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story.lead_photo.caption In this June 14, 2015, file photo a Turkish soldier offers water to a Syrian refugee child after crossing into Turkey from Syria, in Akcakale, Sanliurfa province, southeastern Turkey. (AP Photo/Lefteris Pitarakis, File)

As Turkish forces invaded northern Syria in early October, supporters of the offensive launched a different kind of campaign -- online.

Dozens of images claiming to show Turkey's soldiers cuddling babies, feeding hungry toddlers and carrying elderly women spread across Twitter and Instagram where they were liked, retweeted and viewed thousands of times thanks also to popular hashtags.

Except some of the photos weren't of Turkish soldiers, none of them were recent and some had been taken in parts of Syria unconnected to the invasion -- even in other parts of the world.

In last month's instance, the images began making the rounds in the days after President Donald Trump's withdrawal of U.S. troops opened the way for the Turkish offensive against the Kurds on the border with northeastern Syria.

They weren't the only ones. Social media posts sympathetic to the Kurds also wrongly linked Turkey to horrifying images of military assaults or war victims. Such tweets included a photo of a girl with severe burns on her face that purported to show that Turkey had dispersed white phosphorus on Kurds. In fact, the April 2015 image was shot by a Reuters photographer in Yemen.

But unlike the pro-Kurdish images, the false and misleading posts promoting Turkey appeared to get a boost from a coordinated network of Twitter accounts that amplified the content through trending hashtags and retweets.

"That is not the norm of normal behavior on Twitter," said Gideon Blocq, the CEO of VineSight, a technology company that tracks misinformation online and reviewed the pro-Turkey tweets at The Associated Press' request. Their analysis examined the frequency of the tweets, use of stock photos and locations of six Twitter accounts that promoted the images and their followers, among other things, all traits that signal inauthentic behavior.

"One can conclude that these automated accounts are there to push content," Blocq said.

A supposedly recent photo showing a Turkish soldier giving a Syrian girl water was, in fact, shot by an Associated Press photographer in 2015. An image that purported to show a Syrian woman in purple being carried by Turkish soldiers made the rounds on Twitter but was, in fact, taken by Associated Press in 2010, during flooding evacuations in Pakistan.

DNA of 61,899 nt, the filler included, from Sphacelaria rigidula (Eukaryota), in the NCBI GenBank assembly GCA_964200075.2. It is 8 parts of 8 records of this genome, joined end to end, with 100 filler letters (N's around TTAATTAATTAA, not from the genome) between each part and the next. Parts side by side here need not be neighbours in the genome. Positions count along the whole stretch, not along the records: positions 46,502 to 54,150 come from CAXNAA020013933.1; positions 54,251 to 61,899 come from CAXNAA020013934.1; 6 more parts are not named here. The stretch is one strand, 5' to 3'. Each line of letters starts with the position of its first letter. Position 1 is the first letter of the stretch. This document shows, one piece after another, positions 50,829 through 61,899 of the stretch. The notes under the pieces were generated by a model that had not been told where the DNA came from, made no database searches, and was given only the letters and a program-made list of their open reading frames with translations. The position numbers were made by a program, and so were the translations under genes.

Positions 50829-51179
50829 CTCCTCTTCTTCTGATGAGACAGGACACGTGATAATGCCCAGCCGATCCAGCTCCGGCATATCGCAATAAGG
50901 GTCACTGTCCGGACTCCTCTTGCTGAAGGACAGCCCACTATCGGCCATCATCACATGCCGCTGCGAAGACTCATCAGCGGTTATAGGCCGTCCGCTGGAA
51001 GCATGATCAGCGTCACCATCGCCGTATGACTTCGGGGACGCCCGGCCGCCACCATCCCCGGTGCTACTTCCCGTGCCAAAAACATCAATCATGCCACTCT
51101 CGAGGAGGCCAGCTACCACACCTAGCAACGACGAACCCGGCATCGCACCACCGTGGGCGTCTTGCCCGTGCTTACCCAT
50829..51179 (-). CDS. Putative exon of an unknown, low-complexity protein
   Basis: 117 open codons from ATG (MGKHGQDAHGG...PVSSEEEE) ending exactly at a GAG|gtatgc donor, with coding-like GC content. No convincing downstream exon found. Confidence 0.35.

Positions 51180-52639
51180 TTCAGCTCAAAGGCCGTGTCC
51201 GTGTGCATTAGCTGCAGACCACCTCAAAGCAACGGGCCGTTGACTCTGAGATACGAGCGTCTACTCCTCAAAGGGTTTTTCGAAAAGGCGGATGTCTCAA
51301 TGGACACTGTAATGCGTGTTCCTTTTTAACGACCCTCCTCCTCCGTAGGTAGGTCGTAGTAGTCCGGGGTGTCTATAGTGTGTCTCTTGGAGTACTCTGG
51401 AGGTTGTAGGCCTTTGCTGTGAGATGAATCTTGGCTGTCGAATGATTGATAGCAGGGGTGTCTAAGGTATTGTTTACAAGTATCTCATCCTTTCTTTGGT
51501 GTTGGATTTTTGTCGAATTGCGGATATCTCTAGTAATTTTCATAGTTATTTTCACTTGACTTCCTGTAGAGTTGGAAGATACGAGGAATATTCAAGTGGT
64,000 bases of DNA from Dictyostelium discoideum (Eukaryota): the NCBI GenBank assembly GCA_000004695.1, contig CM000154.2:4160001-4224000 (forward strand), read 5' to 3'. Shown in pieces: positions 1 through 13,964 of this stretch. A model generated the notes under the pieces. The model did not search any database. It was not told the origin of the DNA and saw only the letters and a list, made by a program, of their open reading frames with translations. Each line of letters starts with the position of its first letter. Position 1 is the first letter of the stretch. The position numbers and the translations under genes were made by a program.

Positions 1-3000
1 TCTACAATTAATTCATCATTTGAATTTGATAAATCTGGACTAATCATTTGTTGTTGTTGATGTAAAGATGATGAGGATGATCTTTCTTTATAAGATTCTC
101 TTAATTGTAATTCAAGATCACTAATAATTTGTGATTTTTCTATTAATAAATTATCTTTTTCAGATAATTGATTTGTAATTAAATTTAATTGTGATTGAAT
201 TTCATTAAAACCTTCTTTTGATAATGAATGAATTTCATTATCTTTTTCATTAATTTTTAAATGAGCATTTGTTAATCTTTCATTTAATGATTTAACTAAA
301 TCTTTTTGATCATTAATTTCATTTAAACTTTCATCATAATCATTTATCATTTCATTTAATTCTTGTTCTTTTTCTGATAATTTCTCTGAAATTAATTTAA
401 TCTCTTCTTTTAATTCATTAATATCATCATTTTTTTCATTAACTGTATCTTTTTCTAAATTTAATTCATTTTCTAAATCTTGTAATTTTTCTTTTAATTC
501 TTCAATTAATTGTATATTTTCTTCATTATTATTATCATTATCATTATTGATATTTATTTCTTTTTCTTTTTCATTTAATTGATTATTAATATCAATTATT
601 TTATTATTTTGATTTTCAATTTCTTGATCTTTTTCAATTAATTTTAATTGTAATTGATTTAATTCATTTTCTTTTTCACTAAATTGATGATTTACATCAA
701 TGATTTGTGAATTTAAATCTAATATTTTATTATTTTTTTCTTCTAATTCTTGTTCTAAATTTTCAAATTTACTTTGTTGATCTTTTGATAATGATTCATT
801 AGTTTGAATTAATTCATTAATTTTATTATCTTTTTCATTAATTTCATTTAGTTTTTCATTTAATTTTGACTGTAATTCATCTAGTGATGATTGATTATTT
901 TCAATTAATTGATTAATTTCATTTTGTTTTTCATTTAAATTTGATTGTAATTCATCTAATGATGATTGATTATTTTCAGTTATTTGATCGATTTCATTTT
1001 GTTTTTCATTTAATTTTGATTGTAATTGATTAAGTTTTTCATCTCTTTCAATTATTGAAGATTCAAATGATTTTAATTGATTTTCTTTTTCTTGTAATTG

Turkey itself, which as of last week had detained 452 people for critical social media posts, has also put out a tightly controlled narrative on Twitter.

One of the most widely shared photos was first posted to Twitter by Turkey's Ministry of Defense, hours after the White House announced on Oct. 6 that U.S. troops would clear the way for an expected Turkish assault in northeastern Syria.

The image, which has been used by Turkish propaganda sites before, showed a kneeling Turkish soldier holding the hand of a little girl in a blue sweater against the backdrop of a military vehicle adorned with the Turkish flag. It was shared by Twitter users in subsequent days on Twitter, accompanied with the #TurkishArmyForThePeace hashtag.

Asked about the photos and hashtags used to spread the images, Twitter spokeswoman Liz Kelley told the AP the tech company has not seen any evidence of coordinated campaigns to share false information about the Turkish offensive on its site.

However, VineSight's independent analysis of several accounts that promoted these and other misleading pro-Turkey photos on Twitter in the invasion's early days not only found signs of automation but also noted that an overwhelming majority of the accounts' followers listed locations in Pakistan.

While it's impossible to determine who is behind the accounts using only the publicly available information on profiles, VineSight's findings suggest they are part of an automated network promoting certain hashtags, images and tweets.

"It's extremely difficult to build up such a network -- it takes some time and manual work," said Yoel Grinshpon, vice president of research for VineSight. "I would guess it's somebody who has resources."

Separately, a Syrian protester was killed Friday after a Turkish military vehicle ran him over as it drove through an angry crowd protesting a joint Turkish-Russian patrol in northeastern Syria, Kurdish forces and a Syria war monitoring group said.

The Turkish Defense ministry said Friday's joint patrol from Qamishli city to the town of Derik "has been completed as planned with due care and attention to the safety of our personnel and the public against the provocateurs."

The Russia-Turkey deal endorsed a cease-fire after Turkey's invasion and establishment of a Turkey-administered stretch of land, about 75 miles long inside Syria. The deal also arranged for joint Turkish-Russian patrols on the flanks of the Turkey-controlled area and for Syrian Kurdish fighters to withdraw from border areas, Ankara's key demand.

The man killed Friday was among a group of residents who had chased and pelted the joint Russian-Turkey convoy with shoes and stones, prompting Turkish troops to fire tear gas to disperse the protesters.

Ten people were hospitalized, according to the Rojava Information Center, an activist-operated group in Kurdish-held areas.

The Syrian Observatory for Human Rights, a war monitoring group, said the man was run over in the village of Sarmasakh near the border by a Turkish vehicle that was conducting a joint patrol with the Russians.

Information for this article was contributed by Elena Becatoros, Mehmet Guzel, Bassem Mroue, Sarah El Deeb and Suzan Fraser of The Associated Press.

A Section on 11/09/2019

Print Headline: Twitter posts push propaganda photos of Turks


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